>> What you're taking about is covering one's ass, not specification.

    They are related.

    In safety-critical software, bugs can cause people to die. Without a spec, no one will use Rust for safety critical software. It would be too risky and no company would accept that level of risk.

    For example if software that controls an airplane is written in Rust and an error occurs during flight, what happens? The software can't just panic and crash or the airplane might crash.

    The Ferrocene project (https://ferrous-systems.com/ferrocene/) is working on producing a safety-critical Rust specification (https://github.com/ferrocene/specification) because having a language specification matters for safety-critical work.

  • A Decade of Rust, and Announcing Ferrocene
    1 project | news.ycombinator.com | 19 Jul 2023
    I'd like to clarify a little here: There's an ISO certifiation in here - but it's not an ISO standard for the language.

    Essentially, the ISO 26262 certification verifies that the compiler release process conforms to a certain standard. It does not create an ISO standard for rust, not does it aim to. At part of the certification process we had to write a spec for the rust language, but it is a descriptive spec of how certain aspects of the rust language behave for one specific release of the compiler.

    The certification builds on this to ensure that tests catch deviations from the spec, known problems are documented etc. So rust as a language is unaffected, as is the rust project. The spec is open source and might be useful to others, you can find it at https://spec.ferrocene.dev/

    The target sectors for ISO 26262 and related industrial certification are clearly sectors that require such certification: automotive, medical, etc.

    Ferrocene itself however, is not only the ISO certified downstream of the rust compiler, it also offers for example long term support and tracking of known issues which the rust project does not provide. This is also important for certain applications that do not strictly require certifications.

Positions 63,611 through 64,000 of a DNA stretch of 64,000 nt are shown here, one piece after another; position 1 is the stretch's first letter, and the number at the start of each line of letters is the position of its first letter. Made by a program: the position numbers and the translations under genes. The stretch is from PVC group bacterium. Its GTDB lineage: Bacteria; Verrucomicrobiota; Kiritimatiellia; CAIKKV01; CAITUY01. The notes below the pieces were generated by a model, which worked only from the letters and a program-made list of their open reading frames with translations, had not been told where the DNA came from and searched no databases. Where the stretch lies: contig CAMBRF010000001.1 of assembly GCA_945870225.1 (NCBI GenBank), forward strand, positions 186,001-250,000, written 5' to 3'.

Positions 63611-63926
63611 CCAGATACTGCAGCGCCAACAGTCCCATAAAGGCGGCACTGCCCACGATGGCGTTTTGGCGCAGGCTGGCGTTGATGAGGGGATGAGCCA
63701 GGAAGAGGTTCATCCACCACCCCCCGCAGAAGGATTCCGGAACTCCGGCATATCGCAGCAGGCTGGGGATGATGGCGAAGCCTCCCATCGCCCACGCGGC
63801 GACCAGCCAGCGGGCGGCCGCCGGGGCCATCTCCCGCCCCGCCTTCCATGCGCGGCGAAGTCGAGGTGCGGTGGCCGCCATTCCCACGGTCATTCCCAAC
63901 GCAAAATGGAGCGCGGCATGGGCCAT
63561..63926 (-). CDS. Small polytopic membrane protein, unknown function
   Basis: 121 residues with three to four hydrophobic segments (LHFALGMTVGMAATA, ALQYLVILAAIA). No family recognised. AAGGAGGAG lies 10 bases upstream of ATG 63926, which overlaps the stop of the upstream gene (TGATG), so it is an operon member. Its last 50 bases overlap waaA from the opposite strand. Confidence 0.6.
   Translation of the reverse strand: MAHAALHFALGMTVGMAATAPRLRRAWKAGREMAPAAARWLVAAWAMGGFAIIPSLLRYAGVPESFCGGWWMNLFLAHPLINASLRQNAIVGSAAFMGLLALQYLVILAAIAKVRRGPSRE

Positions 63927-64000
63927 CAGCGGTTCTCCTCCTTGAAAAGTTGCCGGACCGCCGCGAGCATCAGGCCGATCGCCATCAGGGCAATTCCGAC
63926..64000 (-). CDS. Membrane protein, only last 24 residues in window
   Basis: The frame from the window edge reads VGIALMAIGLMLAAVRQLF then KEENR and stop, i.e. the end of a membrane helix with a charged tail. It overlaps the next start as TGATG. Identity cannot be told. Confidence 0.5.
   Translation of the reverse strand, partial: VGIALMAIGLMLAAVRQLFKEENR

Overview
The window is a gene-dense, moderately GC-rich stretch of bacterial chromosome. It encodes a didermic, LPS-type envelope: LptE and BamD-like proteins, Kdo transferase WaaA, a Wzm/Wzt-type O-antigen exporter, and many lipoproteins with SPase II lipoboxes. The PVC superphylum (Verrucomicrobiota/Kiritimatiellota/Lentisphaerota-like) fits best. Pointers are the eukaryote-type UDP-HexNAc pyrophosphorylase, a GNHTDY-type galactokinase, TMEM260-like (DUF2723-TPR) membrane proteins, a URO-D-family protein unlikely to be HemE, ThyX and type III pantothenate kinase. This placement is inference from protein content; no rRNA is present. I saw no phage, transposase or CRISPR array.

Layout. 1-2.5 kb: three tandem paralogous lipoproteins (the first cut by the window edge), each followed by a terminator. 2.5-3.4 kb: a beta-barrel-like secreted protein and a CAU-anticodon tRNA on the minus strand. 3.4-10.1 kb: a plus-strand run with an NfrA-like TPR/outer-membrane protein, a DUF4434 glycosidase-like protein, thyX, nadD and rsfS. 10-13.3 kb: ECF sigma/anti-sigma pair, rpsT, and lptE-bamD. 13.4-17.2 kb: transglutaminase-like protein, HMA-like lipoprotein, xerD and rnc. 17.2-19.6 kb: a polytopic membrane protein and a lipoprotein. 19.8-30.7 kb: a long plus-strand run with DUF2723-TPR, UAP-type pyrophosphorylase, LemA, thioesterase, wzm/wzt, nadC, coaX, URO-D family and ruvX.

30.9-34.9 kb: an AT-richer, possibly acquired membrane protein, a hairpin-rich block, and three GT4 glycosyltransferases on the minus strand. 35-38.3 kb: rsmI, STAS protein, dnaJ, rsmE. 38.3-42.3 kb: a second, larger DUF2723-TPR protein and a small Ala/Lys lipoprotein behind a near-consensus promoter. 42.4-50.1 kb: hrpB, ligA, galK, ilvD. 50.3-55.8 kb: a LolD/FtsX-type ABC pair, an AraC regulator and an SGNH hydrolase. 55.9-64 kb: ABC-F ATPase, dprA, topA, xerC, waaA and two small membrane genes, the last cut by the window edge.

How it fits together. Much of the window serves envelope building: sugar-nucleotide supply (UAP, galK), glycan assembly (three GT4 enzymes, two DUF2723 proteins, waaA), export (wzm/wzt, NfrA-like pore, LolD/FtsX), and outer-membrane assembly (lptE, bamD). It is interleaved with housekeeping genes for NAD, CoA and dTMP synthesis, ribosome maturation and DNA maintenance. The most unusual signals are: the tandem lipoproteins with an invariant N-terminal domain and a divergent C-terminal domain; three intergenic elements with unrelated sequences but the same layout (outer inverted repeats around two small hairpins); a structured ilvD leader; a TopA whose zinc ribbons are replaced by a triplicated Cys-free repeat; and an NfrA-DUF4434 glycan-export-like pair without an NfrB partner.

• Ferrocene Language Specification
    1 project | news.ycombinator.com | 30 May 2023
  • Rust has been forked to the Crab Language
    8 projects | news.ycombinator.com | 30 May 2023
    >> Rust is defined by the implementation.

    Hopefully not for long:



    Hopefully Ferrocene can lead to Rust itself being standardized.

    To me, it seems inevitable that there will be multiple implementations of Rust, especially if Rust continues to be more widely adopted and used in new domains.

    I would also not be surprised if Rust were to adopt optional language extensions for specialized use cases, similar to Ada's language annexes:


    Why? Because the Rust implementation you use for video game programming does not need all of the same features as the Rust implementation that you use for safety-critical embedded systems (for example: railroad control software).

  • GCC 13 and the state of gccrs
    4 projects | /r/rust | 25 Apr 2023
    That’s an easy enough problem to solve (though time consuming), and Ferrocene is working on it. Having >1 compiler implement the spec is just a human fuzz test that finds edge cases, and that’s a good thing.
  • Rust in Automotive
    2 projects | /r/rust | 26 Mar 2023
    I don't know what ISO-26262 requires, but for IEC-61508 only requires "The language should be fully and unambiguously defined." - which I think Ferrocene has taken a decent stab at with https://spec.ferrocene.dev , and an accompanying ISO standard is not a hard requirement.